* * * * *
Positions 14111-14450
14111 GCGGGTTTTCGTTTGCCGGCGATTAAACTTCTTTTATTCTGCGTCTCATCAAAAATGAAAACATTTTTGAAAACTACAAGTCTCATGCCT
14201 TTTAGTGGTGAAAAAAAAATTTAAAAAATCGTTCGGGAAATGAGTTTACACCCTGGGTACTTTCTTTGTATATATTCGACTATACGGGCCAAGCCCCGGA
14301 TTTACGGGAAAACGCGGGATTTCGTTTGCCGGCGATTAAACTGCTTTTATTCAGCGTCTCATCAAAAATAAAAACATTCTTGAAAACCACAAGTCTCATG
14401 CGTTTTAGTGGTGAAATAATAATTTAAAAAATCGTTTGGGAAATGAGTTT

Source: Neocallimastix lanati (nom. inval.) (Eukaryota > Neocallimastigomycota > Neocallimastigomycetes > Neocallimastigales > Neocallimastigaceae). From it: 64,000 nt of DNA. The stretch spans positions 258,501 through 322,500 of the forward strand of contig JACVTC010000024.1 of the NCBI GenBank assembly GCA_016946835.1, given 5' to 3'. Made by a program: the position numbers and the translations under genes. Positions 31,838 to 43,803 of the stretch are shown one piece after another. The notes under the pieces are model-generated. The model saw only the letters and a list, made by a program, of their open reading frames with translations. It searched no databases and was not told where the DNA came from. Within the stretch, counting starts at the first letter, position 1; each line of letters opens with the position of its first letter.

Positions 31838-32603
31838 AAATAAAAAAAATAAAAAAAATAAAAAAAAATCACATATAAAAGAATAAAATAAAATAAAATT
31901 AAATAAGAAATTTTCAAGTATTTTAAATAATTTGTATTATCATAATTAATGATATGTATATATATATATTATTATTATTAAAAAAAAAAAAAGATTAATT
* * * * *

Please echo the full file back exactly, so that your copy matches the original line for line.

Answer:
Positions 14111-14450
14111 GCGGGTTTTCGTTTGCCGGCGATTAAACTTCTTTTATTCTGCGTCTCATCAAAAATGAAAACATTTTTGAAAACTACAAGTCTCATGCCT
14201 TTTAGTGGTGAAAAAAAAATTTAAAAAATCGTTCGGGAAATGAGTTTACACCCTGGGTACTTTCTTTGTATATATTCGACTATACGGGCCAAGCCCCGGA
14301 TTTACGGGAAAACGCGGGATTTCGTTTGCCGGCGATTAAACTGCTTTTATTCAGCGTCTCATCAAAAATAAAAACATTCTTGAAAACCACAAGTCTCATG
14401 CGTTTTAGTGGTGAAATAATAATTTAAAAAATCGTTTGGGAAATGAGTTT

Source: Neocallimastix lanati (nom. inval.) (Eukaryota > Neocallimastigomycota > Neocallimastigomycetes > Neocallimastigales > Neocallimastigaceae). From it: 64,000 nt of DNA. The stretch spans positions 258,501 through 322,500 of the forward strand of contig JACVTC010000024.1 of the NCBI GenBank assembly GCA_016946835.1, given 5' to 3'. Made by a program: the position numbers and the translations under genes. Positions 31,838 to 43,803 of the stretch are shown one piece after another. The notes under the pieces are model-generated. The model saw only the letters and a list, made by a program, of their open reading frames with translations. It searched no databases and was not told where the DNA came from. Within the stretch, counting starts at the first letter, position 1; each line of letters opens with the position of its first letter.

Positions 31838-32603
31838 AAATAAAAAAAATAAAAAAAATAAAAAAAAATCACATATAAAAGAATAAAATAAAATAAAATT
31901 AAATAAGAAATTTTCAAGTATTTTAAATAATTTGTATTATCATAATTAATGATATGTATATATATATATTATTATTATTAAAAAAAAAAAAAGATTAATT